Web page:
The researchers conducted a quiz and anonymous survey that was approved from the KSU-IRB ofﬁce to measure learning and obtain preference data from different user groups (Soehner & Johnson, 2018). In order to conduct this experiment, the researcher’s ﬁrst selected a recent journal article titled “Integrated Pest Management of the Brown Recluse” that would normally be distributed to research personnel (Soehner & Johnson, 2018). Then, the researcher created an infographic that contained all of the same information as the article, just in graphical form (Soehner & Johnson, 2018). The infographic layout captured all of key points of the article using concentrated text; and laid out in a logical order, grouped by subject heading. A short comprehensive quiz that contained four questions relative to the information found in both materials was created to collect relevant data (Soehner & Johnson, 2018). The quiz asked the participant to indicate professional status (i.e. Extension personnel or student).
Figure 1. Journal article.
Figure 2. Infographic.
The researchers also created a short survey for participants to complete after the quiz activity (Soehner & Johnson, 2018). The questions were on the survey were as follows (Soehner & Johnson, 2018):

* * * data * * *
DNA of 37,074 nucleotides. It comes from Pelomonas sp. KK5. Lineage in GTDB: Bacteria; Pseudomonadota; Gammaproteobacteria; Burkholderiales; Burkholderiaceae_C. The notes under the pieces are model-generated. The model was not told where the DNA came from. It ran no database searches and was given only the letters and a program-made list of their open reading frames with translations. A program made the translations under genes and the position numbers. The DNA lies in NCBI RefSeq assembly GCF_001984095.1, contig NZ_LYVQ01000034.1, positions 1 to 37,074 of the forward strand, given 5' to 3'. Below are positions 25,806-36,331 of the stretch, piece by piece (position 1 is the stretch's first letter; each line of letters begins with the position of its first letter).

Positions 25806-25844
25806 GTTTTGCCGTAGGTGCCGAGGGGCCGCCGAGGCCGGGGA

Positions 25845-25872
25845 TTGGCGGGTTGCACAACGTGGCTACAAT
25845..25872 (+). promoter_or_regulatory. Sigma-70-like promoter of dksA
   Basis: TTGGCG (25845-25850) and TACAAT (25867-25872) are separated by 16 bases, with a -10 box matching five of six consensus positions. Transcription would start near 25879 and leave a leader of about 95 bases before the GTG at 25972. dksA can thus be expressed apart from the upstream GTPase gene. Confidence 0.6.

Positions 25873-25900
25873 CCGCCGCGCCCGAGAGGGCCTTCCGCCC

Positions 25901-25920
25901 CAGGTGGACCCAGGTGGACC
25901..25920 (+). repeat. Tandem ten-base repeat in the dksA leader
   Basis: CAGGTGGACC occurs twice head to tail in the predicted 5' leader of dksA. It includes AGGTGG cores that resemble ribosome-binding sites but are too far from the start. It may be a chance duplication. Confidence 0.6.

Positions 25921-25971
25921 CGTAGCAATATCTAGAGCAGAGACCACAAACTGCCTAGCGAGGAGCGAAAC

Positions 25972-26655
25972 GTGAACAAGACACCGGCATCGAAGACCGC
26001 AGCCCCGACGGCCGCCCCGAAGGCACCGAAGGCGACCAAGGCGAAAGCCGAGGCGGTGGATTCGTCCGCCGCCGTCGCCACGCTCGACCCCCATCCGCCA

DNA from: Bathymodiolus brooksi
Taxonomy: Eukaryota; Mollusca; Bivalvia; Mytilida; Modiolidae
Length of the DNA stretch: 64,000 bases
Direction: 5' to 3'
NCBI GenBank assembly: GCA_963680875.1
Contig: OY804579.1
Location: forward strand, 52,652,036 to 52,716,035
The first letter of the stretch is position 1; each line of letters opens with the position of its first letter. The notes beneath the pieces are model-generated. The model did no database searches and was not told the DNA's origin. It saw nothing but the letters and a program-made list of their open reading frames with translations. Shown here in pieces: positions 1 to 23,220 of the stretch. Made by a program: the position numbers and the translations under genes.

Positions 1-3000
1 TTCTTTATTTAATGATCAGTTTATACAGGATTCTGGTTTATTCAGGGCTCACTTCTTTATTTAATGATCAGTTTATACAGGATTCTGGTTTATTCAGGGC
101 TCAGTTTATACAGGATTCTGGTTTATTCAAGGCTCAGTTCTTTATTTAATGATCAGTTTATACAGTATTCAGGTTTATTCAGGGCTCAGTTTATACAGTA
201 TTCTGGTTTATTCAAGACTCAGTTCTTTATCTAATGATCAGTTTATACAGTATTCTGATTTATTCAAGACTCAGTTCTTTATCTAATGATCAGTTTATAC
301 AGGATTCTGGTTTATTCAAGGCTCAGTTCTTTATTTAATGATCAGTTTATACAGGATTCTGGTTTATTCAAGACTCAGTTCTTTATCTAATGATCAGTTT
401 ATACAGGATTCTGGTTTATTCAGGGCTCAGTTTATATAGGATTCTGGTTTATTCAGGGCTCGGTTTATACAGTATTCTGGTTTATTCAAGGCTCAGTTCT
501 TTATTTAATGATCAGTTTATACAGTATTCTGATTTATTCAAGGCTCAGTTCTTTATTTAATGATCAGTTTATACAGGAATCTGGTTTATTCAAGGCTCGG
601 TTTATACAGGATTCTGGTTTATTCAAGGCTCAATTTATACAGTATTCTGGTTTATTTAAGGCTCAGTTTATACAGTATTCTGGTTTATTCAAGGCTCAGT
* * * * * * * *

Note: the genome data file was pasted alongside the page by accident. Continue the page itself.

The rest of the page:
This scale was included to certify the variance between locations did not have a large effect on the results of the survey. The researchers conducted the quiz/survey three times (Soehner & Johnson, 2018). The subjects would be given both materials, the quiz/ survey, and ﬁve minutes to complete it (Soehner & Johnson, 2018). On October 15, 2018 the researchers surveyed a group of 5 research students in a small room type setting (Soehner & Johnson, 2018). On October 16, 2018 the researchers had an exhibit table at the Kansas State University Research and Extension Annual Conference in the Kansas State University Union Ballroom (Soehner & Johnson, 2018). At this conference, extension agents were learning about various projects in a poster session as well as professionally networking (Soehner & Johnson, 2018). In order to attract extension personnel to participate in the quiz/survey, they were given a free pair of gloves for completing the survey (Soehner & Johnson, 2018). On October 31, 2018 the researchers conducted the survey with two lab sections of the Entomology 613 Pest Diagnosis class in Waters Hall (Soehner & Johnson, 2018). The researchers analyzed the data using the Microsoft Program Excel (Soehner & Johnson, 2018). They entered the survey responses into Excel as a spreadsheet with responses to each question by subject (row) (Soehner & Johnson, 2018). Each individual question of the survey was put into a bar chart separated into the student and extension personnel categories (Soehner & Johnson, 2018). The responses are shown as a percentage of total participants within each group because group sizes varied (Soehner & Johnson, 2018).